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FTSE 100 nudges higher despite telecoms slump over Labour’s broadband plan

By PA City Staff

The London market nudged higher despite a mixed day which saw telecoms firms slump after the Labour Party outlined plans to turn broadband into a public service.

Jeremy Corbyn sent shock-waves through the City after unveiling a £20 billion scheme to part-nationalise BT which pulled the telecoms giant lower for the day, as well as rivals such as Vodafone and TalkTalk.

The FTSE 100 closed 10.18 points higher at 7,302.94 at the end of trading on Friday.

Michael Hewson, chief market analyst at CMC Markets UK, said: “In the UK, the sectors under the most pressure have been in telecoms and utilities as investors step back from some UK assets over concern about UK Labour’s nationalisation plans.

“While they still trail in the polls, some of the complacency that had surrounded some of its more radical policies is starting to get peeled away.”

Shares in BT slid in early trading after the Labour plan to introduce free broadband was announced but made some improvement throughout the day.

Nevertheless, BT still closed in the red, falling 2.24p to 193p on Friday.

Mobile operators also slipped on the news, with Vodafone sliding 4.98p to 154.6p as investors reacted badly to the policy announcement.

TalkTalk shares also fell, dropping 3p to 105.6p, during a day which also saw them confirm that plans to sell its FibreNation broadband business were put on hold due to the opposition party’s proposals.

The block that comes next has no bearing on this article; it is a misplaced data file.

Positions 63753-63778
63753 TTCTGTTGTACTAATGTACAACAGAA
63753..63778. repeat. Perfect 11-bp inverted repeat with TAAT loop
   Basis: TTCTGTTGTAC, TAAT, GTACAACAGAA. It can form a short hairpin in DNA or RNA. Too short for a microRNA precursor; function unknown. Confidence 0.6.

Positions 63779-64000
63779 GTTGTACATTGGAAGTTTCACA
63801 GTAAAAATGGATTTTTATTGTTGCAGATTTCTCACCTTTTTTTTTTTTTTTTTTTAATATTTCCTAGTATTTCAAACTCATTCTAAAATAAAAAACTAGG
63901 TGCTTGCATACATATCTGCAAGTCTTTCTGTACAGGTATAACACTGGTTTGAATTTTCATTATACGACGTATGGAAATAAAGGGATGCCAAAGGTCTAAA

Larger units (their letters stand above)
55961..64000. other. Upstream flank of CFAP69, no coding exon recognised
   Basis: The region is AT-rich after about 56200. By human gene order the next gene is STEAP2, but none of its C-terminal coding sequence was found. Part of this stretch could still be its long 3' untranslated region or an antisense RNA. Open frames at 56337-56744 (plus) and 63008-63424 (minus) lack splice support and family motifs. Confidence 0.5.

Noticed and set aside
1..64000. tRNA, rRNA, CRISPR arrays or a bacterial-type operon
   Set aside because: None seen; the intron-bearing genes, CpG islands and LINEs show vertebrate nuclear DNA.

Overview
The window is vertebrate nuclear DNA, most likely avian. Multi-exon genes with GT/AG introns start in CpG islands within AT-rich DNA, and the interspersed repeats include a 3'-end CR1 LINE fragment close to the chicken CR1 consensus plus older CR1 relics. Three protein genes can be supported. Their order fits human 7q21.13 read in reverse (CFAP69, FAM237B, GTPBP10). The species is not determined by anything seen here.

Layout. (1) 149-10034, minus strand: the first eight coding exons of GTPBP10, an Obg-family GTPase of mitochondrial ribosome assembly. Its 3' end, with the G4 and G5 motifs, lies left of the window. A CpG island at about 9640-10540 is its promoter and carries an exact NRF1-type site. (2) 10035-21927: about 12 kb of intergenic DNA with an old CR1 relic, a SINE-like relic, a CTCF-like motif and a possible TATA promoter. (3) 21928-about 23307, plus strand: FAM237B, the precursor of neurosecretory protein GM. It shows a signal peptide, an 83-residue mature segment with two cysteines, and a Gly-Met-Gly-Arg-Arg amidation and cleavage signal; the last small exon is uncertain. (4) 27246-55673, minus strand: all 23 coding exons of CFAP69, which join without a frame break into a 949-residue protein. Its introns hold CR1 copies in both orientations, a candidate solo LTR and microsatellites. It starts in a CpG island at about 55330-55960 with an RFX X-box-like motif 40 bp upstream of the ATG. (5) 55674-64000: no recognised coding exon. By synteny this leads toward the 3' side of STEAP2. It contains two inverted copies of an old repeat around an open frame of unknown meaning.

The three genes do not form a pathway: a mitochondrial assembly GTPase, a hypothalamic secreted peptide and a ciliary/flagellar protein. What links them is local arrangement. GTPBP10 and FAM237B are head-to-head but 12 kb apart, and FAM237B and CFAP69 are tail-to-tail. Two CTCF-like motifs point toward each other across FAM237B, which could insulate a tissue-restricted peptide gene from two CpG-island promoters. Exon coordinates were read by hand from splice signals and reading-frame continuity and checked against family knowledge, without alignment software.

Meanwhile, in Europe the key markets fared better as investors were hopeful following comments from President Trump’s chief economic adviser Larry Kudlow which suggested that a trade deal is close to being sealed.

The German Dax increased by 0.47% while the French Cac moved 0.65% higher.

Across the Atlantic, the Dow Jones also opened higher on the news of trade progress, as commerce secretary Wilbur Ross also suggested a deal could happen soon, boosting late-week optimism.

Sterling traded steadily despite the political noise coming from Labour’s manifesto commitments, finishing with mixed results against the dollar and euro.

The value of the pound increased 0.16% versus the US dollar at 1.290, and down 0.09% against the euro at 1.167.

Carpetright saw it shares rise after it formally agreed terms to sell the business (Carpetright/PA)

In company news, Carpetright saw its shares rise after it formally agreed terms to sell the business to its biggest shareholder Meditor in a deal that values the floor specialist at £15.2 million.

Shares in the company rose 0.63p to 4.88p by the end of trading.

Elsewhere, Oscar-winning visual effects business DNEG pulled its planned listing on the London Stock Exchange less than a month after first revealing its intentions.

Shares in pub group Fuller’s slid after it warned it will cost more than expected to separate its two arms after it sold its brewing business earlier this year to Japan’s Asahi.

The company saw its shares close 10p lower at 1,040p after the announcement.

The price of oil jumped despite concerns over slowing demand and increasing supply.

The price of a barrel of Brent crude oil rose by 1.4% to 63.32 US dollars.

The biggest risers on the FTSE 100 were Whitbread, up 202p at 4,386p, NMC Health, up 78p at ,2368p, IAG, up 15.2p at 557.4p, and Antofagasta, up 21p at 882.6p.

The biggest fallers on the index were Coca-Cola HBC, down 80p at 2,476p, Vodafone, down 4.98p at 154.6p, Hiscox, down 33p at 1,249p, and Fresnillo, down 12p at 624.4p.